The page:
Turning a Page

Renewing the Library in the Internet Era

By Charles Buchanan


Library Shelves


In the age of Google and Wikipedia, libraries might seem a little old school. How can a building full of books stack up against the wealth of information that resides just a point and click away?

But T. Scott Plutchak doesn’t believe the library is an endangered species. In fact, “this is the best time to be a librarian in 500 years,” says the director of UAB’s Lister Hill Library of the Health Sciences. “Increasingly, our role is to help people navigate the information space quickly and efficiently,” and the digital world brings new opportunities to “connect people with the recorded information they need to solve problems, improve their lives, or be entertained.”

Here, Plutchak and Jerry Stephens, Ph.D., director of UAB’s Mervyn Sterne Library, describe five key ways in which the digital revolution has made libraries more accessible, personal, and relevant than ever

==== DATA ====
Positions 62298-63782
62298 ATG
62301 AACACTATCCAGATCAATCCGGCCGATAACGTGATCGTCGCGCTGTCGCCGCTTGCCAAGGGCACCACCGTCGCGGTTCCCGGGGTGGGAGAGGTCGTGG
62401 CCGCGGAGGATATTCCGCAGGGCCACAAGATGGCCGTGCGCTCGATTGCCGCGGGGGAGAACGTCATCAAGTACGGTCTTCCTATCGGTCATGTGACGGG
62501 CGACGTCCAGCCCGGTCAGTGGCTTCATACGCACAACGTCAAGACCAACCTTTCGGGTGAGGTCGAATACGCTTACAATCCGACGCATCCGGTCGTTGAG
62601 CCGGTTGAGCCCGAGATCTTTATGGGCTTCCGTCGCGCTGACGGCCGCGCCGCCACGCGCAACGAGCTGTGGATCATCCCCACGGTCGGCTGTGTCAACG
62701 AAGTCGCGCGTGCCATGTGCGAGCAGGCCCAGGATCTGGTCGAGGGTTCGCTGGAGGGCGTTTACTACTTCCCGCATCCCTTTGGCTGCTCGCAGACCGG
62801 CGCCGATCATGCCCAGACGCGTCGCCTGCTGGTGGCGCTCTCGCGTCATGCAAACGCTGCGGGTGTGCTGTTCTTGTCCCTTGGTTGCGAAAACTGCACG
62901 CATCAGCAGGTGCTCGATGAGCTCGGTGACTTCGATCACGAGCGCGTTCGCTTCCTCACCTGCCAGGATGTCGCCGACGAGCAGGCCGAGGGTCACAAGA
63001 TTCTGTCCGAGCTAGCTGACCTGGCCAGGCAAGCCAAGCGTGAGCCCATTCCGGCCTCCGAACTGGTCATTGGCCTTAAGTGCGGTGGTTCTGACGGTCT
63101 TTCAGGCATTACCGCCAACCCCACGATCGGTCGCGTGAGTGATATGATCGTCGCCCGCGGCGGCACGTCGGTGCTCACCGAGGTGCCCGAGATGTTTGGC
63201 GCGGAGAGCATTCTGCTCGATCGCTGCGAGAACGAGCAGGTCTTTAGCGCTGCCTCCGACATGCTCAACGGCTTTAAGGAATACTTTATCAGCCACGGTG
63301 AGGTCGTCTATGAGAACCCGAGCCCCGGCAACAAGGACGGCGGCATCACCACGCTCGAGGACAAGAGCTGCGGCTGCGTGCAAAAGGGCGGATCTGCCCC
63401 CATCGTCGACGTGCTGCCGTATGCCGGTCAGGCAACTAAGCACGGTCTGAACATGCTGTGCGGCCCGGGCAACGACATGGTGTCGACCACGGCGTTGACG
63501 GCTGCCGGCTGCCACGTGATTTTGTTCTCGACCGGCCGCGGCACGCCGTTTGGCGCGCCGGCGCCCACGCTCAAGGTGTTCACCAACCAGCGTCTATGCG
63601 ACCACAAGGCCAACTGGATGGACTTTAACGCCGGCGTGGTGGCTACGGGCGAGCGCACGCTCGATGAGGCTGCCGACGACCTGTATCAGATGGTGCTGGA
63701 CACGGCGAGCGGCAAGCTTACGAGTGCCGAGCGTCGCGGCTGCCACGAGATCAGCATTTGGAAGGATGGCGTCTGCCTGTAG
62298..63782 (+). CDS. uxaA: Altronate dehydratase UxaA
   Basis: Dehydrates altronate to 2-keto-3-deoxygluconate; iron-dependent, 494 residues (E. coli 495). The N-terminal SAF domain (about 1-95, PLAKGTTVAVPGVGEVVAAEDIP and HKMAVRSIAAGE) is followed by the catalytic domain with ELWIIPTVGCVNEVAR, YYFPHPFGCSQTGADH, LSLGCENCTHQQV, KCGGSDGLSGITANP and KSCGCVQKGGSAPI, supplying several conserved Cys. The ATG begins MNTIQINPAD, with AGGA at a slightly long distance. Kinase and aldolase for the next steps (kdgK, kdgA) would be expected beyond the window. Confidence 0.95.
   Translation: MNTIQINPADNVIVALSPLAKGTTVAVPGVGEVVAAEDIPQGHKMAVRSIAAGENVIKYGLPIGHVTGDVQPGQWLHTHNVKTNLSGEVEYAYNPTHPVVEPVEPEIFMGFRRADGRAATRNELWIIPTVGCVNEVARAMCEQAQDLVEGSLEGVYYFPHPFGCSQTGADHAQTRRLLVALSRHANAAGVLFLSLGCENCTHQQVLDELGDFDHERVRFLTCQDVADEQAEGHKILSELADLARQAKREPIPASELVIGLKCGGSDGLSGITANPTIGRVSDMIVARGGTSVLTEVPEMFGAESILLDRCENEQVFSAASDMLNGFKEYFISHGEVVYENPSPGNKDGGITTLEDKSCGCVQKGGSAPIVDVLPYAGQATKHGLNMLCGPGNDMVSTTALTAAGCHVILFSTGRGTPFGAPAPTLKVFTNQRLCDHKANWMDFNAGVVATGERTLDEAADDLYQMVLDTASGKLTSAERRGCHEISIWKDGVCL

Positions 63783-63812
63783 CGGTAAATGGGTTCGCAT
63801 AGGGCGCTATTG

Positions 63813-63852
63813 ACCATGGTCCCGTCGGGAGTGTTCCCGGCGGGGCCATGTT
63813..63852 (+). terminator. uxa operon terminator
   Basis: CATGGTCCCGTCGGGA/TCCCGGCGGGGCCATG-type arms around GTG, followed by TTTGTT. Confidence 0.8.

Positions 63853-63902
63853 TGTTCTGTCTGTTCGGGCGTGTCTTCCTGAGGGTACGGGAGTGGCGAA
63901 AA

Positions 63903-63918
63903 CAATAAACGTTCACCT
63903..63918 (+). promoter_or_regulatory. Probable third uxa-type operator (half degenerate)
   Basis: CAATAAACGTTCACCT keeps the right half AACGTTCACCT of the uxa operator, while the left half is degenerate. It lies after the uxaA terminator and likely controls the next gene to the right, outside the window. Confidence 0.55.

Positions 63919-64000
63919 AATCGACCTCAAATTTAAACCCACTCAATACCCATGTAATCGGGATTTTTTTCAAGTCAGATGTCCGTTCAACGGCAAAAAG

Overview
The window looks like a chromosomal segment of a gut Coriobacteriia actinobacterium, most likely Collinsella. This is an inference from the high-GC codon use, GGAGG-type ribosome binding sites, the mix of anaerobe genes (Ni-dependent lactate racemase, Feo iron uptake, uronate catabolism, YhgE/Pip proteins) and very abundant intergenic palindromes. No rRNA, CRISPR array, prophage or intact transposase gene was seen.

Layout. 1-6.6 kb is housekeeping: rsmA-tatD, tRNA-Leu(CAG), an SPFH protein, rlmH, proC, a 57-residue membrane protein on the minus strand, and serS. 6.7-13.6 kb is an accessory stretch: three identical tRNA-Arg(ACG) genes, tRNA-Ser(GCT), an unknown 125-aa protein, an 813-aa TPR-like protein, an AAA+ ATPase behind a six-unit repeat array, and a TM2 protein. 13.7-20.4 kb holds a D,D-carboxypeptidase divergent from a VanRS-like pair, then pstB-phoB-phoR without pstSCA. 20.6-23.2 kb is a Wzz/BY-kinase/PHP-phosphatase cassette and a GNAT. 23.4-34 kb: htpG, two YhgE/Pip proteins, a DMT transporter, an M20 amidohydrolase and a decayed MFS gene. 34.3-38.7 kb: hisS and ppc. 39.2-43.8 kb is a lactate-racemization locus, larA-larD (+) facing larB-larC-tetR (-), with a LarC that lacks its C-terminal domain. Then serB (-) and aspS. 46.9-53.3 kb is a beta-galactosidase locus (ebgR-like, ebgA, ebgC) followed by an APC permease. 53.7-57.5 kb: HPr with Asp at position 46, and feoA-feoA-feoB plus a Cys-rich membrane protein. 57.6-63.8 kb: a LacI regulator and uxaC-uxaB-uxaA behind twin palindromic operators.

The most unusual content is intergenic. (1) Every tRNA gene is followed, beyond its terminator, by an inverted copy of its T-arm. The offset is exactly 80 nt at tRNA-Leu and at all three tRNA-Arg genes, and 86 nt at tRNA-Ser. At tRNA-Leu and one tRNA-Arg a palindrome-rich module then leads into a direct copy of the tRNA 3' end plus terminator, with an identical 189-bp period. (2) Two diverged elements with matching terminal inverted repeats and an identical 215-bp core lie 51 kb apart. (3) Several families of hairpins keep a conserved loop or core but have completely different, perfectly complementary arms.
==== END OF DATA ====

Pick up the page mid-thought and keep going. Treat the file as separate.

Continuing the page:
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1. The Web offers choices and challenges.

Scott  Plutchak
Scott Plutchak
Jerry  Stephens
Jerry Stephens

Together, UAB’s Sterne and Lister Hill libraries hold more than a million items, from books and journals to CDs and videos. But the Internet and e-books are quickly expanding those collections.
Sterne was among the first libraries in Alabama to begin replacing some reference books with a computer database. Today, Stephens says, Sterne can digitally deliver full text, images, and audio to desktops or laptops—and video is in the works. The library also counts approximately 60,000 e-books in its collection.
At Lister Hill, the state’s largest biomedical library, “we collect almost nothing in print now,” Plutchak says—including academic journals. Digital versions of those periodicals enable easy access, but they also present a challenge. “We have to protect the archival sense of the resource,” Stephens says. “E-versions began as a supplement to the printed journals; now we can purchase an electronic subscription and then buy the print as a supplement.” That ensures that past issues are readily available, but it also increases the cost of doing business—forcing libraries to choose carefully. “Getting a better idea of exactly what people need, how they use materials, and how we can best spend our limited resources is a very high priority for us,” Plutchak says.

Next:
2. The library wants to be your friend

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